MIH To the nearest femtosecond!
The Musée international d'horlogerie in La Chaux-de-Fonds unveils a new exhibition dedicated to the quadrillionth of a second.
How long does one second last? Who decides what time it is? The scholarly quest for precision has been at the heart of watchmaking innovation since the 17th century. Oscillators are key to developments in this field: the pendulum, the spring balance and, later, quartz, have all increased timekeeping accuracy. From the Second World War, physicists took over from astronomers and horologists in the pursuit of accurate time measurement. From 1967, the second was no longer defined via astronomical observations such as the passage of the sun across the zenith, but by measuring a microscopic phenomenon: the oscillation of caesium atoms.
The new MIH exhibition space, which will be open to the public from 8th June, is entitled To the nearest femtosecond! A femtosecond, or 0.000000000000001 of a second, corresponds to the imprecision in the ticking of a modern atomic clock. That equates to one second every 3 million years!
The exhibition on display within the architectural extensions to MIH, the Gallery and the Belfry, looks at the theme of extreme precision from three different angles:
1. The evolution of precision from mechanical clocks to atomic clocks, via electromechanical pendulum and quartz clocks.
2. The operation of the various types of atomic clocks.
3. The various applications of these clocks in daily life, and in the field of scientific research, symbolised by a model of the Galileo satellite, spanning four metres and suspended ten metres above the ground.
To mark the opening of this new exhibition space, MIH has revamped the reception for this benchmark exhibition. Visitors will now be able to enjoy commentary from Father Time himself! In two clips, each lasting three minutes, this special guide provides the keys to understanding the history and mechanics of timekeeping, and atomic clocks in particular.
As the quadrillionth of a second is such a complex and abstract subject, MIH has developed different ways of presenting it to its target audiences. In addition to the standard trilingual texts (fr-de-en) with differentiated reading levels, the visitor can also use an audio guide in five languages (fr-de-en-it-es) designed to provide clear yet detailed information on the complex objects on display. The younger public and their families are also catered for. Kids can get into character by slipping on a physicist's white coat and following the exhibition using a guide designed as a textbook.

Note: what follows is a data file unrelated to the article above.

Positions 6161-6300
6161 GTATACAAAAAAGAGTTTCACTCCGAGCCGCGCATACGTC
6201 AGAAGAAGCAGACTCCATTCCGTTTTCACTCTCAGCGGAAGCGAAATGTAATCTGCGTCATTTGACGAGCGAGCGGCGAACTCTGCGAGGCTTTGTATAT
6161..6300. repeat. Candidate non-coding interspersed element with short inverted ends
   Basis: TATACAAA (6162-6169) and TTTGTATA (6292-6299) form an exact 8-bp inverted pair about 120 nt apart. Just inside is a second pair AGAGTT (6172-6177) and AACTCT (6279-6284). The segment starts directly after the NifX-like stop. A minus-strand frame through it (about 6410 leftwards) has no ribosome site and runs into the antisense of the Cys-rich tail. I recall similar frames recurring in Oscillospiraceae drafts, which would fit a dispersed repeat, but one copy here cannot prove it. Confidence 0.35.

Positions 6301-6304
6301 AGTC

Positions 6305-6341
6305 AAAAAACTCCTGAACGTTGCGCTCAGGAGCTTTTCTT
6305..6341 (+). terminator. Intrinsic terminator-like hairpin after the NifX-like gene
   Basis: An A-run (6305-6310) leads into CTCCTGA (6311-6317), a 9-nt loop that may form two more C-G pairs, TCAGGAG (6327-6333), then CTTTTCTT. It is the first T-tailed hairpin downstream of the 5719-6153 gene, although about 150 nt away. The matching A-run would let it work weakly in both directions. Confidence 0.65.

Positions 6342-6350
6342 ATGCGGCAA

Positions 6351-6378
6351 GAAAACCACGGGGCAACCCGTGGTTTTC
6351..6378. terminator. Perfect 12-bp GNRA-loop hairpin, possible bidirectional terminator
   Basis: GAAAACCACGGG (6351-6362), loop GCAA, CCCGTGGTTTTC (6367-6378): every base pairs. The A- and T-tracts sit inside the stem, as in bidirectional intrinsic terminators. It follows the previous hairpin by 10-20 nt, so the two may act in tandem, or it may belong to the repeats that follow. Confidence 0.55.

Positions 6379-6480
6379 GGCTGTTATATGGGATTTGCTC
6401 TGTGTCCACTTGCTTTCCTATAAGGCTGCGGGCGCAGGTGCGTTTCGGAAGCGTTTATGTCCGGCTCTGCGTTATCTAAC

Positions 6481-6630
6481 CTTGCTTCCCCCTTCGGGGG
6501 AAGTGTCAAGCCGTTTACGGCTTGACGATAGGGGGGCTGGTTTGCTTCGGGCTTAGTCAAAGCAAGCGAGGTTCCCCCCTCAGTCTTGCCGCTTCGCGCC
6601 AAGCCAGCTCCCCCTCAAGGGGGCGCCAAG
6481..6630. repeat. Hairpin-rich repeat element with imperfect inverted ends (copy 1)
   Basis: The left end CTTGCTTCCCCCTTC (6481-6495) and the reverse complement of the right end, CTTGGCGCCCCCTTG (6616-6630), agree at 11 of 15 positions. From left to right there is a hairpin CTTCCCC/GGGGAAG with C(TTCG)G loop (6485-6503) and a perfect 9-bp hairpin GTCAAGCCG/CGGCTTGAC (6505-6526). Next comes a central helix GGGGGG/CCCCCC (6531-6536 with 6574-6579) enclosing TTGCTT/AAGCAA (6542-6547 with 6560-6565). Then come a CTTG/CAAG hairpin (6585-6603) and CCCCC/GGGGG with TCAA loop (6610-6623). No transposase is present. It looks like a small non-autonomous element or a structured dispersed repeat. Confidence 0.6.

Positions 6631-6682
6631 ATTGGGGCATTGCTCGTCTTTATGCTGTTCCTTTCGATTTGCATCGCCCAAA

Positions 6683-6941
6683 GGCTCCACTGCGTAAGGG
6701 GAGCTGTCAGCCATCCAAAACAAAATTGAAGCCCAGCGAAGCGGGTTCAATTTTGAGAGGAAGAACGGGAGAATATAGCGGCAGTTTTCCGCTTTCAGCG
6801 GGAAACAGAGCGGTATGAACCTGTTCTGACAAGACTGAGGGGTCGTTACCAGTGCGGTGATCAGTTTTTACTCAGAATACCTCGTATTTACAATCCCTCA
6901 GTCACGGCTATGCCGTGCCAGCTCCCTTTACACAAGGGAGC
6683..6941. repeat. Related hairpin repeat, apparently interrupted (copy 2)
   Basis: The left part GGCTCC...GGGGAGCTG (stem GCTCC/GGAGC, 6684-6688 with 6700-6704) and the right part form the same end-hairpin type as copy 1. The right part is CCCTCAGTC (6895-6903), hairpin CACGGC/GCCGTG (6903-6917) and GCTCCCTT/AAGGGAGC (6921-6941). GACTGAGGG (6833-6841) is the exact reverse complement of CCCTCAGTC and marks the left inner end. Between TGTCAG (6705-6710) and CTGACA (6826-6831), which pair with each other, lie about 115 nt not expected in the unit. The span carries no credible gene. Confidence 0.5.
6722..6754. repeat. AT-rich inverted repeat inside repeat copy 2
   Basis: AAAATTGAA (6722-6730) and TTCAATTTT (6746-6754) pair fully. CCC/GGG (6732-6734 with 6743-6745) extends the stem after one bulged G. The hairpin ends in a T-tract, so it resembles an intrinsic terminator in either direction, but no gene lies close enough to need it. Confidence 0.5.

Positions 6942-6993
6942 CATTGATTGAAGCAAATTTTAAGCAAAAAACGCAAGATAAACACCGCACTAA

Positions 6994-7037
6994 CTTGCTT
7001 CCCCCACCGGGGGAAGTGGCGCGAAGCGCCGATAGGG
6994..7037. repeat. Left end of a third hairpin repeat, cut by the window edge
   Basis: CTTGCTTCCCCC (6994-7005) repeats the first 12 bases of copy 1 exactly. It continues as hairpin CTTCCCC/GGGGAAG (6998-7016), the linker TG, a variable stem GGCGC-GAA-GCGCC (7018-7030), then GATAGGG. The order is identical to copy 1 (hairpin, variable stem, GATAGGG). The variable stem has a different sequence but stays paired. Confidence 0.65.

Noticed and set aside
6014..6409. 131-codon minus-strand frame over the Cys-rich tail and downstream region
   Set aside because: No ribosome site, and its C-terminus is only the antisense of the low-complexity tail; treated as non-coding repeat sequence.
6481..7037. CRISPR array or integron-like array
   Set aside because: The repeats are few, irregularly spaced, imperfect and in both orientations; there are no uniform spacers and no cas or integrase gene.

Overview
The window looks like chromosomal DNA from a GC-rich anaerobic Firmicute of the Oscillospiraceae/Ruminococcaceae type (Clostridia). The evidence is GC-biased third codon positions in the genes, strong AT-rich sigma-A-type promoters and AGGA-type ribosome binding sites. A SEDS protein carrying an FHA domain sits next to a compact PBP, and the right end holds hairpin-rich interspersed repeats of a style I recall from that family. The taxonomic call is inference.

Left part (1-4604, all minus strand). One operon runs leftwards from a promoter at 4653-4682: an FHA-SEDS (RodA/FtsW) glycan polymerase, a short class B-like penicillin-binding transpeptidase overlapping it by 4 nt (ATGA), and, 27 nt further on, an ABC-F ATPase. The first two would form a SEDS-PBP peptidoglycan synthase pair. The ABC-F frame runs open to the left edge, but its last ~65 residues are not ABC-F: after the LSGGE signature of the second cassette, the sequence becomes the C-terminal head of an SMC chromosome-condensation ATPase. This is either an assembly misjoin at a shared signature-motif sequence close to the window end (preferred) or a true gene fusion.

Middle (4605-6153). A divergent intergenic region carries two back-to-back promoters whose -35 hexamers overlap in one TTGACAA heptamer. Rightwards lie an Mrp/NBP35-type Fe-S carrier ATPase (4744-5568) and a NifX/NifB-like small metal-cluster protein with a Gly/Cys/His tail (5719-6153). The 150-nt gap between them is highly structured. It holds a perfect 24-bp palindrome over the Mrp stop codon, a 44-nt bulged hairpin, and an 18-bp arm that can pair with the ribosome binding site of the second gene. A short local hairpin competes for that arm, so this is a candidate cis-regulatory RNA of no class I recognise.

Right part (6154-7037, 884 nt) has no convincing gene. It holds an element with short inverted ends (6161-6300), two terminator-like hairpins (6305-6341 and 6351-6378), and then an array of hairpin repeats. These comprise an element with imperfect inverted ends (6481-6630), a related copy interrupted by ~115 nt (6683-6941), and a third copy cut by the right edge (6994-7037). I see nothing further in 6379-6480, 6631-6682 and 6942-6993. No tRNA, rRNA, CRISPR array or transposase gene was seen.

The exhibition organised by MIH – a City of La Chaux-de-Fonds institution – is supported by the Canton of Neuchâtel and the Swiss Confederation through its new regional policy known as the NPR. More than just a themed exhibition, this new space also provides an additional cultural and tourist attraction to draw in both international visitors and the many locals working in the fields of research, development, industrialisation and commercialisation of atomic clocks in Neuchâtel (Laboratoire Temps-Fréquence, University of Neuchâtel, Centre Suisse d’Electronique et de Microtechnique CSEM, Oscilloquartz, Spectratime, T4Science).
As a mark of the current interest in this hot topic, the 18th European Mars Convention, organised by the Mars Society Switzerland in 2018, will take place from 26th to 28th October at MIH on the theme of Robots and Man on Mars - the role of time. This event will provide the public with an opportunity to hear from astronaut Claude Nicollier.
Musée international d'horlogerie (MIH)
Rue des Musées 29
CH - 2301 La Chaux-de-Fonds
Public opening: 8th June at 10:00, standard MIH opening hours (Tues-Sunday, 10:00-17:00)
Entrance to the "To the nearest femtosecond!" exhibition is included in the museum entrance price